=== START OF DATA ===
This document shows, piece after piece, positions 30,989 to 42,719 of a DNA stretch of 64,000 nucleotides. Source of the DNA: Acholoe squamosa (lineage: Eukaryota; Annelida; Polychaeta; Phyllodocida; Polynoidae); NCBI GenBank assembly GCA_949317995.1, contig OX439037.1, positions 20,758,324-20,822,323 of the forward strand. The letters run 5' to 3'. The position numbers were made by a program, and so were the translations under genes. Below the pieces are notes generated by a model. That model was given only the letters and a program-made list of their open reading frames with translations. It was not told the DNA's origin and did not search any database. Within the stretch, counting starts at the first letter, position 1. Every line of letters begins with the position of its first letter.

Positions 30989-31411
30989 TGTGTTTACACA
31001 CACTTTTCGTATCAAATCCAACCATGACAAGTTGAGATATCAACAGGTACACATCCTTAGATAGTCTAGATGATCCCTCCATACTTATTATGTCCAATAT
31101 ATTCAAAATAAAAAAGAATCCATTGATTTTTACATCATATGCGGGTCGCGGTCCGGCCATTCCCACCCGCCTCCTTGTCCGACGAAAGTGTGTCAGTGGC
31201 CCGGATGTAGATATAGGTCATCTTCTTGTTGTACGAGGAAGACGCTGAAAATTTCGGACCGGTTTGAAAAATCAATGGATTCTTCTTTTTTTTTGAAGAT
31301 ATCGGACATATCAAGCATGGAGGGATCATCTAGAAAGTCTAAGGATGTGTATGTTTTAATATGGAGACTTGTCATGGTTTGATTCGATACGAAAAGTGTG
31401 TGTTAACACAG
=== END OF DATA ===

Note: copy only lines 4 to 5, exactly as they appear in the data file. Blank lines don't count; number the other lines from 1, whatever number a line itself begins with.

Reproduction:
31001 CACTTTTCGTATCAAATCCAACCATGACAAGTTGAGATATCAACAGGTACACATCCTTAGATAGTCTAGATGATCCCTCCATACTTATTATGTCCAATAT
31101 ATTCAAAATAAAAAAGAATCCATTGATTTTTACATCATATGCGGGTCGCGGTCCGGCCATTCCCACCCGCCTCCTTGTCCGACGAAAGTGTGTCAGTGGC